- Facebook HQ locked down; employees searched as police field threat
- Glenn Ford free, after serving 30 years for murder he didn’t commit
- Congressman: McAuliffe victory means gun control a winning message
- Clinton aide admits soliciting disgraced D.C. fundraiser; says actions were legal
- Joel Osteen church victimized in $600K theft
- Obama goes shopping at Gap as minimum-wage thanks
- N.J. woman charged after client dies from black-market butt injections
- CIA chief Brennan ‘determined’ to speak out more this year
- Reset? What reset? U.S.-Russia ties at worst since Cold War
- 9/11 terror recruiter released in Syrian prisoner swap
Obama finds time for Egyptian condemnation — and then right back to golf
The unrest in Egypt is testing President Obama's summer vacation, forcing him to have to combine the seriousness of U.S. foreign policy with his desire to carve out time for rounds of golf.
On Thursday, Mr. Obama delivered a six-minute statement to reporters about the violence that has left hundreds dead in Cairo this week, then immediately headed off for another round of golf in Martha's Vineyard, his usual summer vacation spot where he and his family are spending the week.
A day earlier, Mr. Obama also played golf while leaving it to his spokesman and to State Department Secretary John Kerry to handle official reaction to the deaths of several hundred supporters of ousted Egyptian President Mohammed Morsi.
The president's schedule created an odd scene Thursday.
He delivered his remarks at about 10:30, and the television networks carried the audio live. But they didn't have a video feed.
By the time the video feed was available an hour later, Mr. Obama was already at Mink Meadows Golf Club.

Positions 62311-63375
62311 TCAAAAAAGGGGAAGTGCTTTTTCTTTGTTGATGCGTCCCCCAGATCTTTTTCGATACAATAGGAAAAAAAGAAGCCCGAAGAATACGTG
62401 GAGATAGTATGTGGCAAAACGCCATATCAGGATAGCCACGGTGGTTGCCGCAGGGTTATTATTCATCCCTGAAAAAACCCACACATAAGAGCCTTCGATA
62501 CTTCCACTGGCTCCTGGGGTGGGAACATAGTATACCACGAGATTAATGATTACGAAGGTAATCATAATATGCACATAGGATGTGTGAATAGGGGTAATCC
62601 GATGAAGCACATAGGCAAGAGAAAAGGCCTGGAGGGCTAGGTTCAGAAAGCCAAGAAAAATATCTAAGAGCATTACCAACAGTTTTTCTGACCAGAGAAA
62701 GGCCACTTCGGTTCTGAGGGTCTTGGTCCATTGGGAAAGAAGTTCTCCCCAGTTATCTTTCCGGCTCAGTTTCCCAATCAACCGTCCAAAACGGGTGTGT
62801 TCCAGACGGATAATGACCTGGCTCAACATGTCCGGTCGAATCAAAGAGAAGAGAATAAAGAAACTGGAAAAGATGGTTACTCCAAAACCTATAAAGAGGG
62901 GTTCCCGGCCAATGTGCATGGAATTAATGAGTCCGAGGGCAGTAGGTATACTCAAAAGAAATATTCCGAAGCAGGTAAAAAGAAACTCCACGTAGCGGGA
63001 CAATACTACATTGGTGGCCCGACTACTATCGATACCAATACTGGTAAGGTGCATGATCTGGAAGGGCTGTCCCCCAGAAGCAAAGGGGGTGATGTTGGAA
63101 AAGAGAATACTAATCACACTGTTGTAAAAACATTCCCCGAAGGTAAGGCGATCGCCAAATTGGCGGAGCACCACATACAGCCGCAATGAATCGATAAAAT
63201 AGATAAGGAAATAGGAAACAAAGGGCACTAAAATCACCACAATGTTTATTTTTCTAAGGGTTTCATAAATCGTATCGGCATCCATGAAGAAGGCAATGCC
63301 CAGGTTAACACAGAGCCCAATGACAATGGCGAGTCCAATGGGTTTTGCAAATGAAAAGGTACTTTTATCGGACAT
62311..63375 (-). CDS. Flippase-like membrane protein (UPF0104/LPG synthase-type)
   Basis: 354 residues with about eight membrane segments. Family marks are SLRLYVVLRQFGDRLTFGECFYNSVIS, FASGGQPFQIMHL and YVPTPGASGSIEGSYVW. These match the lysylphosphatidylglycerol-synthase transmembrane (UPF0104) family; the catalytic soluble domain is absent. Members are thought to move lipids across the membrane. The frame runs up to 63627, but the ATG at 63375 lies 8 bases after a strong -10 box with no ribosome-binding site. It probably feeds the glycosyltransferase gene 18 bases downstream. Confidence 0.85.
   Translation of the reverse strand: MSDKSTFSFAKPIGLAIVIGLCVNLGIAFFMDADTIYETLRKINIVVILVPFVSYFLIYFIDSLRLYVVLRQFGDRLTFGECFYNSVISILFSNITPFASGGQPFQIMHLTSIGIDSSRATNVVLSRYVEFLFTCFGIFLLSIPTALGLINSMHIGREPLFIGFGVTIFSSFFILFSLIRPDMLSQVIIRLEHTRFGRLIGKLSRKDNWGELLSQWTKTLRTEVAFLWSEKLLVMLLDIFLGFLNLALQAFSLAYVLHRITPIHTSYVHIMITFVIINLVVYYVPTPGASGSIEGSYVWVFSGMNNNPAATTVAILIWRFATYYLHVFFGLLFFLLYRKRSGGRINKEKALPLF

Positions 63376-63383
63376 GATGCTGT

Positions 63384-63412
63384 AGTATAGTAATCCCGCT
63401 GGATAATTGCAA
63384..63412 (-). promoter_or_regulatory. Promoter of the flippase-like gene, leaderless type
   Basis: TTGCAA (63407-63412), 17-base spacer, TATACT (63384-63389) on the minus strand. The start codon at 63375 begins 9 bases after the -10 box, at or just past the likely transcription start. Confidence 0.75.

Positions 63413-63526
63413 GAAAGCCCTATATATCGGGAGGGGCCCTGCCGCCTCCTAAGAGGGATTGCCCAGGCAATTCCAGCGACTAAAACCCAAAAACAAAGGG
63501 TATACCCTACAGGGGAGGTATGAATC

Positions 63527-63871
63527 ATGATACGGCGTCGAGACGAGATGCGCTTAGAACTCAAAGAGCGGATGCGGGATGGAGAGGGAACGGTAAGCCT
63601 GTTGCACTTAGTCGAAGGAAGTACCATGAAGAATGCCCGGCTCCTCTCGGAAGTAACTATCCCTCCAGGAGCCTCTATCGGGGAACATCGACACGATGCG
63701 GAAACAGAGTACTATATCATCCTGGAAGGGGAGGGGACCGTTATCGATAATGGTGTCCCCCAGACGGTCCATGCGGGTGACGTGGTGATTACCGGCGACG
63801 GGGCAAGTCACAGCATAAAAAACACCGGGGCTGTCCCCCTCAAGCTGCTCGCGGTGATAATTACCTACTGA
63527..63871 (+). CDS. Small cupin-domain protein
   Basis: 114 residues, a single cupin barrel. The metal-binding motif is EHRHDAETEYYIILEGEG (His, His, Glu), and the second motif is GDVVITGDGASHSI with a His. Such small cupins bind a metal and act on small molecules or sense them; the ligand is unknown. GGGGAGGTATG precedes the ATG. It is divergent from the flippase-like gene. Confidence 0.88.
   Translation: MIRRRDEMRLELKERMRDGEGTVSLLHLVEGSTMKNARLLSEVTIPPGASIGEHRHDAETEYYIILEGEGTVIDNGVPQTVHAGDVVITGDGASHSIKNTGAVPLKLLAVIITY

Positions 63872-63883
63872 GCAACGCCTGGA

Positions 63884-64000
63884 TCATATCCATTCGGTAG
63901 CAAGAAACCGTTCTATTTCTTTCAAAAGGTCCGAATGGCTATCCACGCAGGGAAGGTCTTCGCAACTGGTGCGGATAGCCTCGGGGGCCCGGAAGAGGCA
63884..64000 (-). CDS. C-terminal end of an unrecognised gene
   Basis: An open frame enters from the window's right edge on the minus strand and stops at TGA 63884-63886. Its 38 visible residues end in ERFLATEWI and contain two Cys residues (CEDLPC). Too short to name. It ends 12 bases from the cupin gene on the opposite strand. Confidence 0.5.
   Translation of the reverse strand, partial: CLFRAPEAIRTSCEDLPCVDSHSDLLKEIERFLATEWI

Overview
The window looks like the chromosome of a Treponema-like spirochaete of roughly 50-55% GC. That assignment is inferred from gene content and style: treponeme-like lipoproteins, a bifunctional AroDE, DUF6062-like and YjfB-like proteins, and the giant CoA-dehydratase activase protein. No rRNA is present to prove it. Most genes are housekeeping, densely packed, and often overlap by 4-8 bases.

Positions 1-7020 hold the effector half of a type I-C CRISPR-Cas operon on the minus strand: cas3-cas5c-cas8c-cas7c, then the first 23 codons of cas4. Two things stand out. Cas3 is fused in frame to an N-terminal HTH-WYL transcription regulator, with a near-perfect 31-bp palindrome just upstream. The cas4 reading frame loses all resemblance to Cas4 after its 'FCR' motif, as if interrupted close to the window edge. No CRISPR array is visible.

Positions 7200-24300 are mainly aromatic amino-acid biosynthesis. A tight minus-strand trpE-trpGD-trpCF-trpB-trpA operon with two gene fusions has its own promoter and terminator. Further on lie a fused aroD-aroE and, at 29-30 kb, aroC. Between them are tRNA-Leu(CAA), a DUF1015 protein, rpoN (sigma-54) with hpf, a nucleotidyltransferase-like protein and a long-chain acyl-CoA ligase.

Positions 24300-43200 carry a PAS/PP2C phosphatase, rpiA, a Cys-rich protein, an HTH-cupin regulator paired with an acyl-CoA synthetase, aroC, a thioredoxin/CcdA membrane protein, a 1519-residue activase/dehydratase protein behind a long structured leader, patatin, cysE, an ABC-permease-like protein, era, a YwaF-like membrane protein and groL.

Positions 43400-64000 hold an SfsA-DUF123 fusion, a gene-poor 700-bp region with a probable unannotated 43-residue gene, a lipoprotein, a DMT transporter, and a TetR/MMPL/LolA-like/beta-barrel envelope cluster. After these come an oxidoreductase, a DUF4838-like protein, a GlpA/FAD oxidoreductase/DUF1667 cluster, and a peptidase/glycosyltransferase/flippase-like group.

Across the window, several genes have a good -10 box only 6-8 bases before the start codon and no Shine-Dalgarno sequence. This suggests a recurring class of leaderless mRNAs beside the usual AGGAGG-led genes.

News has regularly intruded on Mr. Obama's August vacation plans. Several years ago he had to schedule a mini-vacation to the Gulf of Mexico in order to try to help boost the struggling tourist market after the BP oil spill caused thousands to cancel their vacations.
And then in 2011 Mr. Obama was dealing with a simmering constitutional crisis with Congress over his commitment of troops to Libya, where the U.S. maintained a no-fly zone that helped protect rebels who eventually ousted long-time leader Moammar Gadhafi.
© Copyright 2014 The Washington Times, LLC. Click here for reprint permission.
About the Author
Stephen Dinan can be reached at email@example.com.
- House panel report concludes that Lerner lied to Congress on IRS targeting
- Congress bans taxpayer funding for political conventions
- Intelligence chairwoman accuses CIA of intimidation, snooping on Congress
- CPAC 2014: Poll shows GOP discontent, Congress frustration
- U.S. has lost track of tens of thousands of foreign students who came study to then took jobs
Latest Blog Entries
TWT Video Picks
An America drowning in red ink is the land of the free no more
- Inside the Beltway: A new interest in Rahm Emanuel for 2016?
- David Jolly wins in Florida, GOP keeps swing district seat
- Kim Jong-un calls for execution of 33 Christians
- HURT: John Kerry The ridiculous face of a ridiculous U.S. diplomacy
- Brennan: Russia 'absolutely' could invade eastern Ukraine
- Bill Clinton poses for photo with Bunny Ranch prostitutes
- LOZANSKY: World War III over Ukraine, anyone?
- 80 people publicly executed across North Korea for films, Bibles
- CARNES: Kissinger's flawed and offensive analysis of Ukraine
- Minister sees breakthrough 'in months' for long-split Cyprus
Pope Francis meets his 'mini-me'
Celebrity deaths in 2014
Winter storm hits states — again